FORT MYERS — Embracing her bi-racial identity as a Seminole and American woman, Jessica Osceola created art from the issues she has faced throughout her life. After five years of study and work, she recently earned her Master of Fine Arts in Sculpture from Academy of Art University in San Francisco.
The result of Osceola’s creativity was on display at Florida Gulf Coast University’s ArtLab Gallery in her MFA thesis exhibition titled “Thirty-One” from Nov. 28–Dec. 8. The show featured bas-relief ceramic figurative sculptures, self-portraits that represent different aspects of life. The sculptures are Osceola’s expression of identity, culture, societal roles and motherhood.
“Portraits can tell a story and are a moment in life, a really short moment,” said the 2008 FGCU graduate. “This is a reflection of 31 years of living. Figure studies have taught me that we live and we die; it’s not like when I was 20 and thought I would live forever.”
Osceola sculpted the pieces from selfies she took in the bathroom mirror. The four portraits of her younger self have color and vibrancy, while the large pale portraits represent her life as a mother “who has figured out that in life it isn’t the little things that matter, life is bigger than that,” she said.
Bas-relief is an ancient technique where layers of images on a flat panel create illusion and depth. Two life-sized full body sculptures devoid of color, four colorful head and shoulder pieces and 15 smaller sculptures that served as sketches for the larger works, lined the walls of the intimate art gallery.
Friends, family, students and professors attended a closing Dec. 8 reception where Osceola spoke about her vision and technique, which included a lot of math and biology. She studied muscle, bone, flesh, color, light, shadows and gravity.
“Age affects our fatty forms,” she said. “I feel like we look, think and act differently every day.”
The foundation of her idea for her master’s thesis began by contrasting her two distinct cultures.
“It started with tension but it wound up that the cultures complement each other,” Osceola said. “Five years of this project and I realize the cultures don’t oppose each other but work well together. The things that seem to pull you apart are the things that can unify you. In the end, we are all humans trying to live and survive, it’s very basic. We’re all just the same.”
During the journey to her MFA, Osceola had a family and learned to carve out time to care for her son, Joaquin Velasco-Osceola, 3, and tend to her small farm.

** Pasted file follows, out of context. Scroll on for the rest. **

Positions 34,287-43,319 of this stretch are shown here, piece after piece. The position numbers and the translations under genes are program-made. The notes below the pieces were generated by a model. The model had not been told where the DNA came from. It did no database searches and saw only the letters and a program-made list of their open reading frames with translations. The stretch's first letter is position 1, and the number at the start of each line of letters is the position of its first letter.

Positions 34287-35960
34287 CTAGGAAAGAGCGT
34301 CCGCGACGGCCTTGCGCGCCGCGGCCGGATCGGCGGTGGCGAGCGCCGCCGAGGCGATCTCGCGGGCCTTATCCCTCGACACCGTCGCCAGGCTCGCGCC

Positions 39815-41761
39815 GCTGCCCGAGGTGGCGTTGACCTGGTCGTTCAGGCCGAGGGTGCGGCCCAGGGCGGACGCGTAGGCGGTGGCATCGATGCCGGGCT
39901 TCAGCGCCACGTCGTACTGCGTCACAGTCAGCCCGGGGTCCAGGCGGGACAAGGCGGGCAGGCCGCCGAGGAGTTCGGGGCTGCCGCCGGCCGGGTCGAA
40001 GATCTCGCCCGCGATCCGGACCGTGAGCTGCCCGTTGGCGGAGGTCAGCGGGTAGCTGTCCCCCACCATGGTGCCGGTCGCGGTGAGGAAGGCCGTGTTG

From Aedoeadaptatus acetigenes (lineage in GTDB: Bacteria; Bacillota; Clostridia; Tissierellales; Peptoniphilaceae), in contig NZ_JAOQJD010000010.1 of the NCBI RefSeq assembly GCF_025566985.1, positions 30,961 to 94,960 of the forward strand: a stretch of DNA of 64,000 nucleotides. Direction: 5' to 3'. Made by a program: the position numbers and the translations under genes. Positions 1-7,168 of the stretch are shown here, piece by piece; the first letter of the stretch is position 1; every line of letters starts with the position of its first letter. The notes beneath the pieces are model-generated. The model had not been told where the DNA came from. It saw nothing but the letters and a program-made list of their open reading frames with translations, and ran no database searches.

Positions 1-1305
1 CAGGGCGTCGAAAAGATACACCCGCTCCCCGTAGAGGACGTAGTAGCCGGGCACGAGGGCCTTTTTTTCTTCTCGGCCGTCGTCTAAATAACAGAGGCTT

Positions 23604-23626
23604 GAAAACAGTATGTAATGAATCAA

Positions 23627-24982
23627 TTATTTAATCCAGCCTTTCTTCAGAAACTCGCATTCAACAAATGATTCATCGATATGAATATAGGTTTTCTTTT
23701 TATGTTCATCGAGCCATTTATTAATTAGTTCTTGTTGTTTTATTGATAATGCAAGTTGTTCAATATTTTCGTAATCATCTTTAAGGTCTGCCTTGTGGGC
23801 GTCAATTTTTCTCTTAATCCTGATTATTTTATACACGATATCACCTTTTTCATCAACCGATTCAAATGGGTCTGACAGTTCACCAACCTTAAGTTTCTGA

“It gave me time to reflect on work and what’s important in life,” she said. “In the middle of my academic work, I had to shift my life. Working in ceramics wasn’t easy. I used to ask my family why did I do this; I could have cast it in bronze and it would have been easy.”
Osceola took courses online, but was always in contact with professors and other students via video.
“It took a super disciplined routine,” she said. “School was in session seven days a week and my professors were in Germany, Italy and California.”
An integral part of attending art school is the critiques. The professors and the other students commented on each other’s art; Osceola said the feedback helped her to develop her work.
“The professors were tough, but that helped,” she said.
In addition to creating the artwork, she wrote a book-length thesis about her process, research, concept, glaze recipes, firing schedule and other details.
Osceola, who has been an artist since she was a small child, has shown her work in Art Basel in Miami Beach and at the Collier Museum in Naples.
“I used to draw things for her when she was not even 6 years old and the next thing I knew, she was drawing on her own,” said Osceola’s father Douglas Osceola. “She always took art classes and school. That’s how she does things; she sticks with them.”
Osceola’s next path in life will be as a teacher; she begins as an adjunct professor at FGCU in January and will teach ceramics.
“I hope I can influence the program with figurative work,” she said. “But I will also give time back to my family; I just want to come up for air.”